Patrick Pace, Mellieħa
In recent articles, stating that mobile base stations are harmless, the European Commission, the World Health Organisation (WHO) and the International Commission of Non-Ionising Radiation Protection (ICNIRP) were all mentioned to be backing this statement.
Then why doesn't someone inform the public and especially the concerned "unlucky people" that happen to live near mobile base stations without any choice, of the latest news? Well the answer is probably because it isn't really good news for those of us, "unlucky people", who have the antennae forced upon us; the news was not "mobile base stations are harmless" but more like "there are reasons for precaution".
On September 8 and 9 a seminar was organised by the Radiation Research Trust called EMF & Health - A Global Issue... Exploring Appropriate Precautionary Approaches. Representatives of the EU, WHO and ICNIRP were all present. The conclusions were not as stated in the recent newspapers confirming that mobile base stations are harmless but here are just some of the mentioned points.
The 10-year-old ICNIRP guidelines are out of date. According to the recent article, "all the surveys carried out on mobile phone base stations in Malta and Gozo in the past have shown that emission levels of electromagnetic frequencies were far lower than internationally accepted limits. Studies carried out over the years by the MCA have shown EMF levels to be well below the maximum levels for public exposure stipulated by the ICNIRP". However, besides being out of date, the studies are only based on the "thermal effect".
There was also an important announcement about the potential high risks to children's health in the near future with regard to using mobile phones, made by Professor Yury Grigoriev, chairman of Russian National Committee on Non-Ionising Radiation Protection, RNCNIRP.
The Citizens Initiative Kempten West, which was established after the installation of a mobile transmitter, is now able to present the first results of blood tests. Unfortunately, the conclusion of this study was that since the medically conducted tests carried out on residents living in the vicinity of the commissioned operational telecommunications mast proves a drastically increased health risk, immediate action by political and regulatory authorities, at the municipal, provincial and federal levels, is demanded. In order to prevent further endangerment of the health of residents, the medical point of view is that the operation of the telecommunications mast must immediately be stopped! (Dr Anna Blanz, Dr Markus Kern, Dr Hans-C. Scheiner).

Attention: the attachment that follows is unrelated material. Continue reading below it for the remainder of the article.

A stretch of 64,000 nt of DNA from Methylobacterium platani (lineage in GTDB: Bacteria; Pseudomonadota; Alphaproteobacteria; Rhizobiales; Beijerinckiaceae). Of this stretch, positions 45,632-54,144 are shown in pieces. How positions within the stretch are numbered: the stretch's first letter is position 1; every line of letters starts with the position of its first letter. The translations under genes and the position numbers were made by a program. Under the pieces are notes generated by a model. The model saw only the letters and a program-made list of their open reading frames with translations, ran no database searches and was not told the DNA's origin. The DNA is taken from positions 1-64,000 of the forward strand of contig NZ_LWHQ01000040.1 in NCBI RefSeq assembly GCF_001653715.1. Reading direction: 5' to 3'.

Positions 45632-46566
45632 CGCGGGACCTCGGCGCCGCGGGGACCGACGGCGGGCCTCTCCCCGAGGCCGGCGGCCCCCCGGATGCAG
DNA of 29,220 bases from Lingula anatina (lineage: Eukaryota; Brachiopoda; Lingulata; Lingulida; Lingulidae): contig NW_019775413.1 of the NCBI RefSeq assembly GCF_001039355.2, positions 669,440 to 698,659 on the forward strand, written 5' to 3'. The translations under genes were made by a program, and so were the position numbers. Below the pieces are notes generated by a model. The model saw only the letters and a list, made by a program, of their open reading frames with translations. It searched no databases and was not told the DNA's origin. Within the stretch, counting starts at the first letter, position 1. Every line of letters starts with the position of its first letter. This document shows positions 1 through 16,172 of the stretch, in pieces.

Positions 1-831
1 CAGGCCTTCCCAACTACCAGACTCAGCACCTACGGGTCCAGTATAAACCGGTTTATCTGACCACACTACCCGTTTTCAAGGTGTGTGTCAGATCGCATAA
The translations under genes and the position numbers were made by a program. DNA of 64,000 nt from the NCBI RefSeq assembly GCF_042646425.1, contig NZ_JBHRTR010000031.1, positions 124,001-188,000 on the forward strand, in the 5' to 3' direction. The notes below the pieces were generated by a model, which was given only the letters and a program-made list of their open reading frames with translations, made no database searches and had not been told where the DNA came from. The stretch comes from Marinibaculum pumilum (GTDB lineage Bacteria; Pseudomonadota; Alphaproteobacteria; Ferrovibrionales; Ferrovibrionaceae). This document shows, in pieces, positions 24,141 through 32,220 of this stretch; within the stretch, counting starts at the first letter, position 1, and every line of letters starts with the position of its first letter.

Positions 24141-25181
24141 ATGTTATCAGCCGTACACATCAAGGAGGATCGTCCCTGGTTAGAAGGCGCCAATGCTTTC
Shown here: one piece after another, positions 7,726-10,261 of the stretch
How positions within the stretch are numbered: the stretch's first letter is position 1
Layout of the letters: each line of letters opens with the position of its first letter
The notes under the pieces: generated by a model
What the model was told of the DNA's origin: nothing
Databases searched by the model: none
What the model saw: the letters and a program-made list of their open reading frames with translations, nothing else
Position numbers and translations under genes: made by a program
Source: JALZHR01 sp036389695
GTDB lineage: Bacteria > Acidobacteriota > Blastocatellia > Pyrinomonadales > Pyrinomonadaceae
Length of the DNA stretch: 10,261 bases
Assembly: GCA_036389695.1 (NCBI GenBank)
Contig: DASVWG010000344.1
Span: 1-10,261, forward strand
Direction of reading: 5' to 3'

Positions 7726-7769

Following the seminar, the need for precaution was confirmed by the latest news from the European Parliament. The Parliament voted 522 to 16 to recommend tighter safety standards for cell phones. In light of the growing body of scientific evidence linking cell phone use to brain tumours, the Parliament says, "The limits on exposure to electromagnetic fields [EMFs] which have been set for the general public are obsolete."
The European Parliament "is greatly concerned at the Bio-Initiative international report concerning EMFs, which summarises over 1,500 studies on that topic and which points in its conclusions to the health risks posed by emissions from mobile-telephony devices such as mobile telephones, UMTS, WiFi, WiMax and Bluetooth, and also DECT landline telephones." Further, it points out the need to "address vulnerable groups such as pregnant women, newborn babies and children".
The vote passed by a huge majority, with 97 per cent recommending tighter safety standards.
So now the European Parliament is realising that yes, there is reason for concern. Have our authorities here in Malta even read the BioInitiative Report before allowing mobile antennae to go up without a permit as long as they are less than 10 metres high?